By Zach Hoag
I am a Christian.
I love Christians.
I have great hope for the Christian church.
But throughout my journey one thing has repeatedly frustrated me. And that is the tendency among Christians to value the identity marker of “Christian” over basic truth and honesty.
Oh sure, we’ve got the “truth.” But that truth revolves around theological realities about how one secures salvation or lives the Christian life that must be defended and upheld no matter what, along with the institutions that contain those same realities. In other words, the politics of protecting theological truth turn that truth into a set of ideological markers, showing us who is in and who is out. Who is totally Christian and who is definitely not.
What matters most is to be found in, to not cross the ideological line. What matters most is to fight those who tamper with the ideology. What matters most is the survival of the “truth” in the midst of political forces that might seek to destroy it.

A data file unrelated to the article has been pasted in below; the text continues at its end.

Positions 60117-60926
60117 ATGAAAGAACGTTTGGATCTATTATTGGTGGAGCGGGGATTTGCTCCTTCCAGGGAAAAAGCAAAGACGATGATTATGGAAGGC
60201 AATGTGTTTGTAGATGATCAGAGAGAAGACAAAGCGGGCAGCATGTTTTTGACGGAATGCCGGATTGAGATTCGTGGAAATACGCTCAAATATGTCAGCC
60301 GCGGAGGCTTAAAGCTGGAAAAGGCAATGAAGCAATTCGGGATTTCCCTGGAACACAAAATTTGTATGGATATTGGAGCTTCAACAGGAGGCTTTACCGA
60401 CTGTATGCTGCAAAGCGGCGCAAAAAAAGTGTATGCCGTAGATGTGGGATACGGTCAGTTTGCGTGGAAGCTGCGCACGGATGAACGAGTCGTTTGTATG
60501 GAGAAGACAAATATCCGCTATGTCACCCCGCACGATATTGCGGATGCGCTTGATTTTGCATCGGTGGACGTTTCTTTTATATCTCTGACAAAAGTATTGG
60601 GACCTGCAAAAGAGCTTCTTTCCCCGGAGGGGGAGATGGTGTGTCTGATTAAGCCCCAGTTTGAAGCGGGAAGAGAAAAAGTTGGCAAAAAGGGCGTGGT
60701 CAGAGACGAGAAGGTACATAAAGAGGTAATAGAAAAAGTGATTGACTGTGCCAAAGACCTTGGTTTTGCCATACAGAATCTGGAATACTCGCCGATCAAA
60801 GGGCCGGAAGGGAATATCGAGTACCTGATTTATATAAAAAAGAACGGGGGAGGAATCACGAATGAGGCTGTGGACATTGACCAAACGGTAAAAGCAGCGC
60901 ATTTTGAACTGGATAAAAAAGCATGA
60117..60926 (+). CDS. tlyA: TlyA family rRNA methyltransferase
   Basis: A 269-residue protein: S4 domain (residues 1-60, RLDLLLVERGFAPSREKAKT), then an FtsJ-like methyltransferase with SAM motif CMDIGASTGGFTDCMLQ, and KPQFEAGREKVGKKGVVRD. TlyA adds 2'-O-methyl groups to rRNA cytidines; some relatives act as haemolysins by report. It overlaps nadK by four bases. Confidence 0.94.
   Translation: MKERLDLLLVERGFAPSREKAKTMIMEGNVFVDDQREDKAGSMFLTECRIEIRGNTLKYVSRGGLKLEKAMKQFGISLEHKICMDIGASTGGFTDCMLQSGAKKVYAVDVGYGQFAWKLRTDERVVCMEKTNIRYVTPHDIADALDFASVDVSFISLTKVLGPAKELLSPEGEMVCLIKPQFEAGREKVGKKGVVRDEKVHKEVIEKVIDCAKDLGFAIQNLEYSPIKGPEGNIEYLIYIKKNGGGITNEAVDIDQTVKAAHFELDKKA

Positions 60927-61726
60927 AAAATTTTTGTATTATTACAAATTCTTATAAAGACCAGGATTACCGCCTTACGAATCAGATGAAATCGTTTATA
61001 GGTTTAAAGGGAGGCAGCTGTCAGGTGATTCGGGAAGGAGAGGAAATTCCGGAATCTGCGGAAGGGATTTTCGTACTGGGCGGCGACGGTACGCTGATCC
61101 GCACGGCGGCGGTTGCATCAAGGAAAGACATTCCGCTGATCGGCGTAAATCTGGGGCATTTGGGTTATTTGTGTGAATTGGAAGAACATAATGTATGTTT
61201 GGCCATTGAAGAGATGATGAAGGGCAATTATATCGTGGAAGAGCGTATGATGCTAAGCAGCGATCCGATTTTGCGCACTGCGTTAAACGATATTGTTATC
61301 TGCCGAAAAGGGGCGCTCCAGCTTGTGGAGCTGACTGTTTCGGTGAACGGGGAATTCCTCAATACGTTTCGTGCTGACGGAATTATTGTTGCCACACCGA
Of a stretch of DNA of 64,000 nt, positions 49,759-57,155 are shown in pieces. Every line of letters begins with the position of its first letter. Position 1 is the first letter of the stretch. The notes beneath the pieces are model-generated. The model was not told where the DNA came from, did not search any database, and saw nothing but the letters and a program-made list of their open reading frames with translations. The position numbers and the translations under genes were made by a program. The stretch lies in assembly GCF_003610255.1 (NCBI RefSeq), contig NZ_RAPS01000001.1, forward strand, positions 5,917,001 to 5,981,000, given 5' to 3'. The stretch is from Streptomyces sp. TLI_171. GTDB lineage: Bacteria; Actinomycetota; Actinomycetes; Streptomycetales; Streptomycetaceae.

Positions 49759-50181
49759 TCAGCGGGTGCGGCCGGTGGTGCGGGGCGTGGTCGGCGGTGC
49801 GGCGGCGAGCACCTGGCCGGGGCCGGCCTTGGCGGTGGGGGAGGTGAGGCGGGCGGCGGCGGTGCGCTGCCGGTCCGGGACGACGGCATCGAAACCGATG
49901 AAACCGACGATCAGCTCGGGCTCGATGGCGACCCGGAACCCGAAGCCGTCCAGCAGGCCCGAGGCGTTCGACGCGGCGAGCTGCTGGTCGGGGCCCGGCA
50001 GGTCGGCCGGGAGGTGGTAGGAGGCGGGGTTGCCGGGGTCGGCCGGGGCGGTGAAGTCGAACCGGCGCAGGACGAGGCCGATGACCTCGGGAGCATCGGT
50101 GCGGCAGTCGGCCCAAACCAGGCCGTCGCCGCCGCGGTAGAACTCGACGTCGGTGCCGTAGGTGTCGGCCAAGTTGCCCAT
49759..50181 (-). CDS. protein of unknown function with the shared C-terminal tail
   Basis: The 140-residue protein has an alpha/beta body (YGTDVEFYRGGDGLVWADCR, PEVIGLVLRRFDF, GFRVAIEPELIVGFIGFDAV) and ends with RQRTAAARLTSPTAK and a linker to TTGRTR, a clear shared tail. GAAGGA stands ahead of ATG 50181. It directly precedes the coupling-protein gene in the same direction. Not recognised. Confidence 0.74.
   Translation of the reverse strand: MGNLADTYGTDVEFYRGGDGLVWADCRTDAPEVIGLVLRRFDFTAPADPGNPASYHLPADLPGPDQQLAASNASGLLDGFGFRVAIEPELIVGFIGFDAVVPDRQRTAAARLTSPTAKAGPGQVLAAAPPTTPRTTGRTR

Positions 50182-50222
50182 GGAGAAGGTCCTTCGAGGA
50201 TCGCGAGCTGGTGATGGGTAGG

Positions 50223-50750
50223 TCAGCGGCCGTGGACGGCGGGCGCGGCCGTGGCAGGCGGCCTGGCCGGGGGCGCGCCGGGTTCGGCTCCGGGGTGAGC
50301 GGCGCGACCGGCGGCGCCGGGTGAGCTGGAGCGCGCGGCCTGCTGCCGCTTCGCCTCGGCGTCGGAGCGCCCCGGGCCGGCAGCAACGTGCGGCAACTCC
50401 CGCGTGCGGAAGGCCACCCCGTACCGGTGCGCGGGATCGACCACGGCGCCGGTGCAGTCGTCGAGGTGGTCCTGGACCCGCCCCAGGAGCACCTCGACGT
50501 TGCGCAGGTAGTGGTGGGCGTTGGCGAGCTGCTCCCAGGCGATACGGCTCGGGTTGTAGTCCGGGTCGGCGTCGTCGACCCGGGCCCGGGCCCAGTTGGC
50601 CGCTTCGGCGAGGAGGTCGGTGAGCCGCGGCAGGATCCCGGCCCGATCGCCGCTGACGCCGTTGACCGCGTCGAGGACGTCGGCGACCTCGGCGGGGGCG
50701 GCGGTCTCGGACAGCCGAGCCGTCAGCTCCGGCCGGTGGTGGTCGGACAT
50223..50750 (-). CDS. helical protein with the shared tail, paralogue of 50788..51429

And in the process of the superficial politicking, the actual truth is nowhere to be found.
I think this is why Jesus said, “Go and learn what this means: ‘I desire mercy, not sacrifice.’” It’s because theological truth is prone to missing the forest for the trees. It’s prone to protecting ideas – institutionalized as rituals – instead of people. It’s prone to the majestic maneuverings of language that seem to prove the point sublimely while missing the point entirely. It’s prone to decrying “positions” in favor of its pure and abstract idea – which is, of course, a position.
Often, a position that harms people.
I’ve come to believe that God desires honesty, not Christianity. Continue reading...